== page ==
A Short Story of My Life’s Work

Peter T. Coleman
6 min readMar 27, 2023

Peter T. Coleman

(Earlier this year, I was asked to describe my work in order to be considered for a prize I was nominated for. I did not get it, but thought I’d share this summary with you.)

I am a university-based social entrepreneur for peace and justice — and I pride myself on breaking things. By departing from convention and innovating in various aspects of my work — how I problematize, theorize, study, educate, communicate, practice and activate, I aspire to have a profound and lasting impact on the promotion of just peace throughout our world.

Building on the legacies of brilliant, practical scientists like Kurt Lewin and Morton Deutsch, I came to believe in the extraordinary power of big ideas to better our world, and in the critical roles science and technology can play in refining and advancing those ideas. Growing up in the 1960s in Chicago and experiencing a tumultuous homelife, school desegregation, a violent anti-war movement, and a non-violent civil rights movement first hand, instilled in me a deep sense of macro worry: concern over the state of our society and our world. After working with violent, drug-addicted youth in New York City in the 1980s, I returned to school to learn how to bring the power of ideas and science to bear on addressing some of our most difficult, recalcitrant societal ills. This continues to be the core of my intellectual and professional life.

For over 30 years, I have studied, educated, practiced and innovated around matters related to peace, conflict and justice through three tracks of work: 1) understanding and addressing more complex, entrenched, intractable conflict systems, 2) developing and applying a new scientific paradigm (combining models from peace and conflict studies, social psychology and complexity science) to address the limitations of more standard approaches to conflict resolution, and 3) understanding and promoting more sustainably peaceful societies.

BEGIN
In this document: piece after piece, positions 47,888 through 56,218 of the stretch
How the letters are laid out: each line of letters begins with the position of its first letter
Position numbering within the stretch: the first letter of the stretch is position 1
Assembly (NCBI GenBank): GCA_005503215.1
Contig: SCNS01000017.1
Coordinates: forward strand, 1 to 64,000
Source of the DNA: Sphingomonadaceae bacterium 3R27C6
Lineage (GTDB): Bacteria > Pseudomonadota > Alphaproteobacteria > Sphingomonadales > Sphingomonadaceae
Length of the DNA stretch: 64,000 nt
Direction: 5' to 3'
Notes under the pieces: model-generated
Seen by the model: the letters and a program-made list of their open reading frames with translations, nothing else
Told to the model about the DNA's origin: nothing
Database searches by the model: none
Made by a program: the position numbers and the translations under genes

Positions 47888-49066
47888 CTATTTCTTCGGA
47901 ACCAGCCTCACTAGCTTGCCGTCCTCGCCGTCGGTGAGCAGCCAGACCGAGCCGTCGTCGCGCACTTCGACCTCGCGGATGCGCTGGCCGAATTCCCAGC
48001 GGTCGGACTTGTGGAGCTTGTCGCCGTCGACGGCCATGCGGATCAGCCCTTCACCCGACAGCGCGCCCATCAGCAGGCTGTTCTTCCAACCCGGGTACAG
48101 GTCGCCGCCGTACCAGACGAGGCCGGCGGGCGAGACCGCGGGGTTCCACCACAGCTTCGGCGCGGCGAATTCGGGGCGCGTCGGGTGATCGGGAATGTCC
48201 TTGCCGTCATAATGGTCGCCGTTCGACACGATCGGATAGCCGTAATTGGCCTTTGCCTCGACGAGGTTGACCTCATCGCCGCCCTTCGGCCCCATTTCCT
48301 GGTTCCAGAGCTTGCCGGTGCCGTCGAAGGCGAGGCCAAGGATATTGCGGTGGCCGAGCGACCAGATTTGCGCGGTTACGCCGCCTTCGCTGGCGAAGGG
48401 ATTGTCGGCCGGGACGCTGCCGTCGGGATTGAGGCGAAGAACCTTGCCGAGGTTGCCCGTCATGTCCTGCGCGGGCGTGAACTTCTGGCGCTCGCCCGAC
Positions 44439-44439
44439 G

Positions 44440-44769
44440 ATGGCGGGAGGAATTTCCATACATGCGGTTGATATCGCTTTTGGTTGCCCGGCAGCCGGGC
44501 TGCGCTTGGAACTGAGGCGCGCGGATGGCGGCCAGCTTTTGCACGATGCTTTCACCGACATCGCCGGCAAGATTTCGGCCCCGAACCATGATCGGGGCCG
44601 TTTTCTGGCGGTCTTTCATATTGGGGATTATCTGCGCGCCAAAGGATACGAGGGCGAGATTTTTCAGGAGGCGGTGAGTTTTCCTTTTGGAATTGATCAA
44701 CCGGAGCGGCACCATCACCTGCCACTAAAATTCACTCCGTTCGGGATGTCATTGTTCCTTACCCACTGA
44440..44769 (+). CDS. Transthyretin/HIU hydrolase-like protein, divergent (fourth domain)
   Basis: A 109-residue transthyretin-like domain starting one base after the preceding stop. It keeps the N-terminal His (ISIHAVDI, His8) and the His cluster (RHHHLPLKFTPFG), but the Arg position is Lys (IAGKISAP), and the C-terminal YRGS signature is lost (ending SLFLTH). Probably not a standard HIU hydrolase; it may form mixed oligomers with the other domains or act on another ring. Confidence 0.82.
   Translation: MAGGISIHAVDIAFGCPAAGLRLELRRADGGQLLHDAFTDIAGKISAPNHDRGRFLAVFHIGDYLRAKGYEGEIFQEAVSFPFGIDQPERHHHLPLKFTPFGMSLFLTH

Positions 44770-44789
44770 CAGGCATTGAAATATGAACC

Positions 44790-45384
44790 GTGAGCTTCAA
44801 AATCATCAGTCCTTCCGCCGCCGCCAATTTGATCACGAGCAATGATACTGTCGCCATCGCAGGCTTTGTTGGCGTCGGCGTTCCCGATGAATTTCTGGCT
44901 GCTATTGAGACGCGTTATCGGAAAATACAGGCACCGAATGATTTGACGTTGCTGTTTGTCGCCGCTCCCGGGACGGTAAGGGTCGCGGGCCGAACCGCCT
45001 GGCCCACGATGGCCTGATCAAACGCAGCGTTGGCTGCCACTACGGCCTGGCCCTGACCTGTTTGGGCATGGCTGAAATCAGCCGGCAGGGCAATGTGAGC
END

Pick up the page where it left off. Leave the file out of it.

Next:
Recognizing that our science has limitations such as incomplete metaphors, models and methods, I work from a transdisciplinary perspective; from the more precise to the more holistic, often in multidisciplinary teams, and employ a wide-variety of methods. Trained as a social psychologist by Morton Deutsch but influenced by complexity science, I have worked to expand the orientation of the field of peace, conflict and justice studies from a reliance on more micro, short-term, linear models and methods to the inclusion of more complex, holistic, dynamical-systems approaches. I have also strived to avoid the insular jargon of academic language, and to communicate our research findings and their practical implications in an accessible and engaging manner (see here, here and here for examples). More recently, I have begun to leverage emerging technologies such as “just-in-time” apps, free online assessments, complexity visualization models and games, virtual dialogue interfaces, machine learning methods, and social media impact campaigns to enhance the reach, dissemination and impact of our work.

My current research focuses on a variety of projects related to 1) intractable conflict (our difficult conversations capture lab where we study the conditions conducive to constructive encounters over moral conflicts; research on the effects of framing and motivation on community bridge building over political and racial differences; and applied research on organizational activism and leveraging multicultural conflict for institutional DEIA reform), 2) new dynamical models of conflict resolution (such as adaptive negotiation across power differences; adaptive mediation in extreme situations; and adaptive forms of cross-cultural conflict engagement), and on 3) sustaining peace (comparative studies of ethnographic accounts of “peace systems” vs. “non-peace systems”; ground-truthing field projects on sustaining peace in Mauritius and Costa Rica; and applying machine learning and natural language processing to the study of peace speech — linguistic differences in news accounts from 20 high versus low peace nations).